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Reviews > Packs > Internal and External Framed Backpacks > Osprey Tempest 40 > Test Report by Gail StaisilOsprey Tempest 40 Women's Backpack
Test Series by: Gail Staisil, Marquette, Michigan
Initial Report - August 23, 2014
August 23, 2014
Name: Gail Staisil
Height: 5' 9" (1.75 m)
Weight: 152 lb (69 kg)
Location: Marquette, Michigan USA
Email: woodswoman 2001 AT yahoo DOT comFor over two decades, backpacking has become a passion. I am a four-season backpacker and an off-trail navigator. Although I do take yearly trips to the American West or Southwest, the majority of my trips are in Michigan and Canada. My pack weight varies considerably but my base weight is below 18 lb (8 kg). I am primarily a tarp camper who averages more than 50 nights a year backpacking in a huge variety of weather conditions including relentless rain, wet snow and sub-zero temps.
Initial Impressions and Product Description
The Osprey Tempest 40 arrived in the color of Tourmaline Green (a very neat teal green) and the requested size of Women's Medium (WS/WM). My torso length of 19 in (48 cm) works perfectly. The workmanship on the pack is topnotch!
The Osprey Tempest 40 (2441 cu in) is a women's specific backpack. It is the largest of the Tempest series which includes six packs ranging from 9 L (549 cu in) to 40 L (2441 cu in). Many of these smaller packs would be more suitable for day hiking or adventure racing. A comparable pack is called the Talon for men.
The Tempest is rated as a multi-use pack in that it can be used for short/light backpacking trips and or other adventures where more gear is needed. Osprey refers to these as "Active Light Pursuits". The pack is rated to up to 40 lb (18 kg). The body of the pack is fabricated with 700 X 1000 mini shadow nylon and 2100 dobby nylon. The pack is a top loader with a removable lid.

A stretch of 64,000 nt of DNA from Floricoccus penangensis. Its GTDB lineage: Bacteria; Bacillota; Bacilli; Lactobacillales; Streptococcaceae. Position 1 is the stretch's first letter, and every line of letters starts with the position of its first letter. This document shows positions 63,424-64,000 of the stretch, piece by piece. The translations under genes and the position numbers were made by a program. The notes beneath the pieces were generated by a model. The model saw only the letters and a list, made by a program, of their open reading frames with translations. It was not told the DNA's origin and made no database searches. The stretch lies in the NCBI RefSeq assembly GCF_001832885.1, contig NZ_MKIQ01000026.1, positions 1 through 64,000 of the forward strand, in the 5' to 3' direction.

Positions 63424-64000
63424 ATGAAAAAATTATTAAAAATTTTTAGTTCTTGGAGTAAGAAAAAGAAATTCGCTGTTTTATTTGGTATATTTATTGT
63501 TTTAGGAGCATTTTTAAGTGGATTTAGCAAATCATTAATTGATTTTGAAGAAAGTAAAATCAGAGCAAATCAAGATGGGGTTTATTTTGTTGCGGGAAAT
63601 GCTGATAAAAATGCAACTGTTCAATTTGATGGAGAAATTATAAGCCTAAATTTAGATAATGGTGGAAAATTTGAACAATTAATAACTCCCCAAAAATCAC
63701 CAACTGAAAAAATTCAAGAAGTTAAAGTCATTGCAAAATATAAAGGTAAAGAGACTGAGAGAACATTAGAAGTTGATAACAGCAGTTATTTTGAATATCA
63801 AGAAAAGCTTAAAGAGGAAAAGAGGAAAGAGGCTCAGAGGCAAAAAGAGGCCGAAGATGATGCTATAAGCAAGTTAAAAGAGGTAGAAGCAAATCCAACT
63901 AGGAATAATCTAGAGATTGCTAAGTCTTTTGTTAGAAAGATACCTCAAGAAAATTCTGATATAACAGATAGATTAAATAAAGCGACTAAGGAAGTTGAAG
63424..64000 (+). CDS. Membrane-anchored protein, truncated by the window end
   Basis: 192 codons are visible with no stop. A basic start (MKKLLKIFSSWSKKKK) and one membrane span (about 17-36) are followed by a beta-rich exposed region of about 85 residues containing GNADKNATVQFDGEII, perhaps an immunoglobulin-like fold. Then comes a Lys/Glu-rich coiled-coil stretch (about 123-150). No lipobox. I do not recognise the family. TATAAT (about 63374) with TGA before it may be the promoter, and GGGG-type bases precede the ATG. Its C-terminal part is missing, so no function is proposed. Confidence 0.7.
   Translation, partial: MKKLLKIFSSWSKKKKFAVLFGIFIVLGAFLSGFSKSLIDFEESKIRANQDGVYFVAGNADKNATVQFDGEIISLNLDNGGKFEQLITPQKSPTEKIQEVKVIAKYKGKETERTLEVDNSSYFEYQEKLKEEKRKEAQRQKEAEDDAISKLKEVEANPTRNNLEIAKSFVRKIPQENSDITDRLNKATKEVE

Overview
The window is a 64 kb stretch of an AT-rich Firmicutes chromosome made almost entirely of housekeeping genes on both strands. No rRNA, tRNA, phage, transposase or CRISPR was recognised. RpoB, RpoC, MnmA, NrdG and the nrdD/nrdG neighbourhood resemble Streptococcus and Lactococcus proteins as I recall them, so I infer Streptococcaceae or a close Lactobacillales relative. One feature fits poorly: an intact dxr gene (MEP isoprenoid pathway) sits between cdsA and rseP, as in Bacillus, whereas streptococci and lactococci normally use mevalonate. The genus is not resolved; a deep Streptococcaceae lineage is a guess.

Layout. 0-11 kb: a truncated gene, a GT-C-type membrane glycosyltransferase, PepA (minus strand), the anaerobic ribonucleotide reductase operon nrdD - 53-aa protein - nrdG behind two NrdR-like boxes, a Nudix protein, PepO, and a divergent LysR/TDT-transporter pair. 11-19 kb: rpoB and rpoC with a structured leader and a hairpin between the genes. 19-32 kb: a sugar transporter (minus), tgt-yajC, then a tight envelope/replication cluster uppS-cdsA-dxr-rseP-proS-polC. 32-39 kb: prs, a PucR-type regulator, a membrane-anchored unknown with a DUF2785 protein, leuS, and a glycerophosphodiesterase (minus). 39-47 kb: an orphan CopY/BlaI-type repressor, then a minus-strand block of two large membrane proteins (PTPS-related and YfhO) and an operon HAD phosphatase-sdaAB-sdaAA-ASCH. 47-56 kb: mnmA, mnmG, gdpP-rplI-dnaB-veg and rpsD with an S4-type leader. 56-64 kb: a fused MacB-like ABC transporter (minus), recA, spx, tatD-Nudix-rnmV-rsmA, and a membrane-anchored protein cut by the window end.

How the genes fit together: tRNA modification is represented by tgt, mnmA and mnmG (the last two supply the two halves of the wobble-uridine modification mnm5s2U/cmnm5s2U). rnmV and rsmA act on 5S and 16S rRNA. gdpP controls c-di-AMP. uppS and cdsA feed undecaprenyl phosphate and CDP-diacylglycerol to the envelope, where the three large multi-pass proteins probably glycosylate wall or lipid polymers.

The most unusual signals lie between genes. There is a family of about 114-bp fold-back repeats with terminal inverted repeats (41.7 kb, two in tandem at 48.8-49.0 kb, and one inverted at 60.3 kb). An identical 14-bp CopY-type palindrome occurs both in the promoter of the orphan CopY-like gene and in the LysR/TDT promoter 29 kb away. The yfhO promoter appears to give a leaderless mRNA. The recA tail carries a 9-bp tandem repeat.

Design and Technical Features
Osprey does an amazing job with describing the features of the pack with down loadable manuals on the website. There are a huge amount of features on this smallish pack. The main features of the backpack are as follows:
The AirScape backpanel is a mesh-covered backpanel made of molded foam. The foam is applied or sectioned in three pieces (one is low and the others are on each side) on the rigid backpanel. It creates channels in it to likely make it more comfortable. The backpanel is reportedly lightweight and supportive with an aluminum frame. There is a hang loop just above the backpanel.
Behind the backpanel but opening on the exterior rather than interior is a hydration bag compartment that lies between the inside and outside of the pack. This provides quick access to a hydration bag without disturbing the actual contents of the pack. The hydration bag is not provided but there is a clip inside the pocket to secure it (bags up to 3 L would work with it).
The gender-specific BioStretch Harness adjustable harness is fabricated with mesh-covered die cut foam (eighteen holes per side). It also has an emergency whistle in the closure clip on the sternum strap. One shoulder strap of the harness has a narrow mesh pocket on it that might be handy for a small item such as sunscreen, etc. The harness can be adjusted by loosening the load lifter straps and sliding my hand between the pack and harness to release the hook-and-loop closure. Re-position and press firmly to hold.